“When I lost me, you knew where I left me.”
I heard this line a few days ago and I couldn’t get it out of my head. It was the “lost me” part that hit a nerve. LOST brings a powerful picture and sends chills down my spine.
If you tell me you’ve never felt lost then you’re lying to yourself and me. I don’t mean lost because your car GPS is out of order and I don’t mean lost because you can’t find your favorite coffee in the grocery store.
Lost, standing at a turning point in your life with no clue which way to go. Faced with a decision without the knowledge or the courage to choose a direction. Lost, really lost. It’s a frightening place to be, this place called lost. So how does this happen? How do you get lost and why do some never find their way back?
I like to think of it this way. When you are a child, your view of life is like an open book. A book with lots of open space on which to write your story. The beginning is filled with experiences. Some of these are insignificant but others are dramatic and important. The important things that you learn become a significant part of your story. The very important ones might even become chapters. They rarely get erased or forgotten and over time they become rules by which you live.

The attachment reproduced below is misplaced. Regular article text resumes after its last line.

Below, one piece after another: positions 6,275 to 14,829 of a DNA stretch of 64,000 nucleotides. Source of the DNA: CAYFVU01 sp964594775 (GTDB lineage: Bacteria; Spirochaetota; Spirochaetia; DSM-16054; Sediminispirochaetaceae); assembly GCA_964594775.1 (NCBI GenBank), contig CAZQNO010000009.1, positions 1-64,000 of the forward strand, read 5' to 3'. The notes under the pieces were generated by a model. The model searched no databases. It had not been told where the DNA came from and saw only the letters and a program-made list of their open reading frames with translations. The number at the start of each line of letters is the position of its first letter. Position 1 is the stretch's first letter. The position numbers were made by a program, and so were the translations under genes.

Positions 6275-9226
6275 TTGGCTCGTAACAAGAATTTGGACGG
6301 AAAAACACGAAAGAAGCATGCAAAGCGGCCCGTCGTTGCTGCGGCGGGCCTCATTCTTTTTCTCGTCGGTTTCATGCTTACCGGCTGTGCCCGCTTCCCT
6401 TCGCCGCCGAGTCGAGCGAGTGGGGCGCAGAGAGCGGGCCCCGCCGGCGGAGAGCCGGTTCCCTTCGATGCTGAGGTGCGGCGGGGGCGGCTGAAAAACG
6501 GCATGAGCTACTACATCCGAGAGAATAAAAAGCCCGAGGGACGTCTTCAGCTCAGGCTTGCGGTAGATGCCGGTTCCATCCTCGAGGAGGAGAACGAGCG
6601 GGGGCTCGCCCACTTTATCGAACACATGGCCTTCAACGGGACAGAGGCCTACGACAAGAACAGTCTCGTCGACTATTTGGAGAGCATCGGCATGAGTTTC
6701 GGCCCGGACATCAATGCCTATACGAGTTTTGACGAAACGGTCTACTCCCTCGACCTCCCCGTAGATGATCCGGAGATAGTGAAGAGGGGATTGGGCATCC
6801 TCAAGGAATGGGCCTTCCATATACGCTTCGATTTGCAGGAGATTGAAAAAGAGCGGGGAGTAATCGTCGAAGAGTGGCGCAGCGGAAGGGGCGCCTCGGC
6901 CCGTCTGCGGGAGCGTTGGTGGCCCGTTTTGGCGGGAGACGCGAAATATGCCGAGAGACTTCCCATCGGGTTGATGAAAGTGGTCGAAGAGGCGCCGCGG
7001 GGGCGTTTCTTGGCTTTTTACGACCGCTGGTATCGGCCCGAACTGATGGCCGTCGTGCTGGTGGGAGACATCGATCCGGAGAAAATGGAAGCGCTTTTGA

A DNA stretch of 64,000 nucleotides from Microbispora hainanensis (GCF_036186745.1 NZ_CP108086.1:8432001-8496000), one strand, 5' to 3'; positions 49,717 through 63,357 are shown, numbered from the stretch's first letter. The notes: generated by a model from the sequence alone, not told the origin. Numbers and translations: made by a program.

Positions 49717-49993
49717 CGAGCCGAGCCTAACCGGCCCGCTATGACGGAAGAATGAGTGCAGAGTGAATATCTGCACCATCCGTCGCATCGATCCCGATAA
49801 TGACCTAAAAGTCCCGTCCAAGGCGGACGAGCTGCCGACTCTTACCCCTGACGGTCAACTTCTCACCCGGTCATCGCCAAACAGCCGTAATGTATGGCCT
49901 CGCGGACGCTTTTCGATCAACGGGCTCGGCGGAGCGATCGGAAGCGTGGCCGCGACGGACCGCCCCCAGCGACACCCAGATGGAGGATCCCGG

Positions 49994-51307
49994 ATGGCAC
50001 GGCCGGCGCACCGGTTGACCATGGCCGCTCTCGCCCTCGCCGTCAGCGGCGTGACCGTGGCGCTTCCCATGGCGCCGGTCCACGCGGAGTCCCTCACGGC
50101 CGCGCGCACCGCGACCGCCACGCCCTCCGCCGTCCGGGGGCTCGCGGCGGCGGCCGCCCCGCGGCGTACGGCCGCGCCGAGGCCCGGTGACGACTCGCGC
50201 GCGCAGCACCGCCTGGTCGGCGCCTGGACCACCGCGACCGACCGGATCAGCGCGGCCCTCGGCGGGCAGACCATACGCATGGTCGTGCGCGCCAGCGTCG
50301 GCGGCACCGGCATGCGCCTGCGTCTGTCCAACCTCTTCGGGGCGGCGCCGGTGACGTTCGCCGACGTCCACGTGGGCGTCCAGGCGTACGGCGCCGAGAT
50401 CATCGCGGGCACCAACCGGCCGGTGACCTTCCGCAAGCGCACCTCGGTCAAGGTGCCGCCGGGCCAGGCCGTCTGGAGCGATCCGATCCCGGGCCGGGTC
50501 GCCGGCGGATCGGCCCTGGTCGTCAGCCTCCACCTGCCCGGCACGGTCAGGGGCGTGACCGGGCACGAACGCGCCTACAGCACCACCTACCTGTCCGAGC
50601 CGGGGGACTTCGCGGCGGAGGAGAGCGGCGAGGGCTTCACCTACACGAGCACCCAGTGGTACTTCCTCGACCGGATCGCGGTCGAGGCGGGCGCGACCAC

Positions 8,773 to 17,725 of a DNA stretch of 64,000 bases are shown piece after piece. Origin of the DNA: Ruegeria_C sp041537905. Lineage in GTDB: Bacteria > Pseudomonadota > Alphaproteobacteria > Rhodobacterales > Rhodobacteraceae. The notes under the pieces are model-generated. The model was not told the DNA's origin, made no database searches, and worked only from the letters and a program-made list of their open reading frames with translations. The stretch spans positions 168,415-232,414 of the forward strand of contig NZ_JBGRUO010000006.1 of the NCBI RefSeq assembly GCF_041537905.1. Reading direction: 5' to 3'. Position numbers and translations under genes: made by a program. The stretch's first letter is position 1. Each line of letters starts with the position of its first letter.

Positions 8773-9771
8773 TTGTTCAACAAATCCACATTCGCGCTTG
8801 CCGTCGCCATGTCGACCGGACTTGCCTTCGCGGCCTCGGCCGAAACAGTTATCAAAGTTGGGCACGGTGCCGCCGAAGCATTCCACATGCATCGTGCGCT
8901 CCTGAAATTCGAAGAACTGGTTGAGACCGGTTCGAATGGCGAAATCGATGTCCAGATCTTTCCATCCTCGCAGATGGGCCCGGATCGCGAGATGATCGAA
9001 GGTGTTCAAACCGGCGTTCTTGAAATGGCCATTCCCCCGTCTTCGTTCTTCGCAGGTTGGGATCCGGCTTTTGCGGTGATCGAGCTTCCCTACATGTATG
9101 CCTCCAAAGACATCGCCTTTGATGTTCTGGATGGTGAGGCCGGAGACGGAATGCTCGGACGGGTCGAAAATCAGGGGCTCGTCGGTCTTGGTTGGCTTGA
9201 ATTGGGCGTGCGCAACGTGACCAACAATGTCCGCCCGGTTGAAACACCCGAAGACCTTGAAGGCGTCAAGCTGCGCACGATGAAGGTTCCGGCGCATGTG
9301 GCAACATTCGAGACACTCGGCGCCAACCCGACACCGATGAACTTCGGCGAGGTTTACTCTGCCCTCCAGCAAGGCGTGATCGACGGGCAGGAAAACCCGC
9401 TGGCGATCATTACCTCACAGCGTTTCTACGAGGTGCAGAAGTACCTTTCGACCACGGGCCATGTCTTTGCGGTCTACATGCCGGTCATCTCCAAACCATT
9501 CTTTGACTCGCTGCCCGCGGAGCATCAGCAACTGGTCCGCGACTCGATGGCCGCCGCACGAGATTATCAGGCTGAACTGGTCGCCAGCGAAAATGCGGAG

A simple example might be that fire is hot and will burn you, don’t touch. A rule written from personal experience. There are many of these simple rules, but also some that are harder to learn and have a more dramatic effect on our life. Some pages are written by experience but others are written by the environment in which you grow up. This environment might be your family, friends, school, church or society. They all have their book of rules.
Rules they live by and try
to pass on to you.
sometimes successfully and sometimes not,
Over time, your book becomes filled, page after page. Maybe you should call them standards, morals and ethics, or life guidelines by which to live. No matter what you call them, they become your belief system. This system of beliefs helps you discern right from wrong. It’s the filter you pass things through to accept or reject them. It’s the foundation of your future.
Along with this experience and environmentally created map you also need a compass. A life compass that points true North. A direction you can depend on. A compass that points to a path forward or even home. Let’s start out assuming you have a strong moral and ethical map. Unfortunately, it may not be enough to navigate through the turbulent waters and rocky narrows of life.
You need more. You need to know when you have veered off course.
You need an alarm. If your life map and compass are in your head, the alarm is surely in your stomach. I’ve stated many times that your head might sometimes lie to you, but your stomach never does.
In summary, your environment and experience builds the book of your life. From this book you build a map of how things should work and that map resides in your head. Over time, you develop a compass that shows you a direction on the map. That compass also resides in your head. When making decisions, you filter the data through your book and see how it compares to the map of your belief system. You make a decision and then check your alarm system to see if you are on course. The alarm lives in your stomach.
Sounds simple, doesn’t it?
Why do we get lost? It’s the subject of my next blog. Don’t miss it, it could change your life.
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